From tools to skills to collaboration, security should be built into the DevOps process from the beginning of the development cycle. DevOps and security aren't separate from each other. The issue with digital innovation is that enforcement decisions are made later after the product or service has been published.
Importance of Security Integration with DevOps
Tough security standards aren't built into innovators' plans for anything from public cloud networks to the Internet of Things to mobile apps and even DevOps. Think of Netflix, Facebook, Etsy, and Nordstrom, all giants in their respective fields, and DevOps processes are at the core of their creativity.
However, several standard DevOps tools and methodologies, whether commercial or open-source, haven't been tailored for enterprise security requirements. In addition, many security practitioners are yet to grasp the evolving best practices for security in this modern era of cloud, agile, and mobile IT.
How Does It Work?
On the surface, the rapidity at whichDevOps teams approve and release code would seem to increase security risks to end-users by obviating the need for lengthy security reviews. However, much like testing, managing protection is best done in tandem with developers while code is being written. Hence, DevOps and security should work hand-in-hand.
DevOps will do a better job of removing loopholes and weaknesses in the code before production by closely integrating security, people, and processes within the continuous delivery cycle.
DevOps tools emphasize regular and automated processes to increase software quality, making them an excellent model for security testing and repairs. It's always a work in progress to figure out the best way to combine protection and DevOps.
The following ideas will serve as a foundation for getting started:
For Security, Make the Most of DevOps
With its focus on automation and continuous integration, DevOps offers a more comprehensive approach to security management. Begin by thinking about protection at any stage of the creation and production process.
Security experts will assist developers in identifying design flaws early on, such as ensuring that all data transmission is encrypted. Automated security checks should be incorporated into the production, testing, and implementation processes, and all team members should be educated on the value of integrating security thinking into their particular job roles. Until committing code to output, security can no longer be the last step.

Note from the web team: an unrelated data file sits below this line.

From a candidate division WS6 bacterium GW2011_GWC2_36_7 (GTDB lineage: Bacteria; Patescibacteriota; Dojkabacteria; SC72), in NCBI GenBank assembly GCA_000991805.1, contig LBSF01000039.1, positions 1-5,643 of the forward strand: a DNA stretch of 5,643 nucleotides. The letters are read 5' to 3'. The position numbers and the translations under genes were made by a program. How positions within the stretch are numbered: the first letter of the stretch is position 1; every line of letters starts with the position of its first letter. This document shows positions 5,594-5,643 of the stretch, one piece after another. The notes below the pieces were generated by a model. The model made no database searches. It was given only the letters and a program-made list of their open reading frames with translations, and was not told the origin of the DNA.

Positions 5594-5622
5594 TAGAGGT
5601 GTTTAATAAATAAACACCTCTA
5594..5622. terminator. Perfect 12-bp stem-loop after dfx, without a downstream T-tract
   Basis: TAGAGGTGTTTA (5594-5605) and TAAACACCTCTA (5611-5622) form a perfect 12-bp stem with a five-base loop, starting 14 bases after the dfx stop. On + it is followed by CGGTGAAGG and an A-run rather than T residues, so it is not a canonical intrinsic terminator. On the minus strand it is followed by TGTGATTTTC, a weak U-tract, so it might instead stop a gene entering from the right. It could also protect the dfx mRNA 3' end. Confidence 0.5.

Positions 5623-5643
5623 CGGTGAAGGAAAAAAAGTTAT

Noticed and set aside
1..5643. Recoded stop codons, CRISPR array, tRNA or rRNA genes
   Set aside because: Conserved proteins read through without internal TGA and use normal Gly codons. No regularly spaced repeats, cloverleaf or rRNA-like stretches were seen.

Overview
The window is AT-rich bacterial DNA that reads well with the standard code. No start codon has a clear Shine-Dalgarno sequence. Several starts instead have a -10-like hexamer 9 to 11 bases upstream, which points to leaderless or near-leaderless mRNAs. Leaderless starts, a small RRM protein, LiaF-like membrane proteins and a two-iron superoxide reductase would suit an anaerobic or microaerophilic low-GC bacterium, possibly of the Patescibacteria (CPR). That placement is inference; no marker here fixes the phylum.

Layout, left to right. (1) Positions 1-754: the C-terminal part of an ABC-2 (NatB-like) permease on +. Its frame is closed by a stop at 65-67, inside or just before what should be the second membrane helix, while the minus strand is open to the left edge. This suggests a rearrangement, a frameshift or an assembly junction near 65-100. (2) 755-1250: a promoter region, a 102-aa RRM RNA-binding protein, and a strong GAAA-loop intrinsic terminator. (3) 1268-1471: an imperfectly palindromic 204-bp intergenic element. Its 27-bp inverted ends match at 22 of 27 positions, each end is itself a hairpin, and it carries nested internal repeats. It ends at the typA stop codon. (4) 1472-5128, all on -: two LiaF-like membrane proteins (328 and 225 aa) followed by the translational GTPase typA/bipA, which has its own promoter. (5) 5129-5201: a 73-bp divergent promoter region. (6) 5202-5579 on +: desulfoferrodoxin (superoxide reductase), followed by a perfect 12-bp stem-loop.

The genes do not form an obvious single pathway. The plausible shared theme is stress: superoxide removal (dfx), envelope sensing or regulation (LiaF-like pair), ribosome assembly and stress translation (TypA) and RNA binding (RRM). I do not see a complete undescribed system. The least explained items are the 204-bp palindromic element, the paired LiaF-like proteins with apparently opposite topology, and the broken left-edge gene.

New DevOps and Cloud Protection Technologies Should Be Investigated
Fortunately, the security technology industry is rapidly adapting to DevOps security requirements. When writing code, static application security (SAS) tools check for security, while dynamic application security (DAS) tools check for interface risks. Penetration vulnerability testing is the third field of security automation tools.
These tools can be easily integrated into the software development lifecycle. Security aspects are not only built-in, but it also doesn't slow down the DevOps operation.
Getting Security Teams On Board
This may be the most difficult part. Security professionals are incentivized to control, track, and reduce risk, while developers are incentivized to go faster and do more. Meeting in the center is certainly feasible, but it will necessitate shifts in both parties' viewpoints.
Developers and product managers would need to realize the value of collaborating and being accountable with the security team. Security professionals will benefit from a better understanding of cloud security.
Continuous education on the latest technologies and services available today to manage risk and offer even higher levels of protection than previously - from improved monitoring to API-based security and more straightforward encryption at rest - should be part of this.
Manage tool sprawl
In DevOps, the idea of self-organization is critical because it promotes a culture of versatility and rapid collaboration. However, the same concept can lead to environments where dozens, if not hundreds, of various tools can handle deployment, configuration, quality assurance, and coordination.
This raises concerns about visibility and monitoring, as well as the standardization of security protocols and access. Technology leads should have guidance for tool selection to help strike a balance between too much and too little regulation regarding tools and workflows. The DevOps automation infrastructure can be dangerous in and of itself.
When a hacker gains access to a Puppet or a Chef tool, they can change as many settings as possible and create new user accounts. Configuration and change management systems must be properly secured and governed, or they can be used as a new attack plane.
In DevOps adoption efforts, the collaboration between development and security teams ensures adequate software testing, integrated security, and operational visibility at all times. The advantages of DevOps can be followed without jeopardizing the security measures that are needed. After all, productivity isn't the only concern; protection is as well.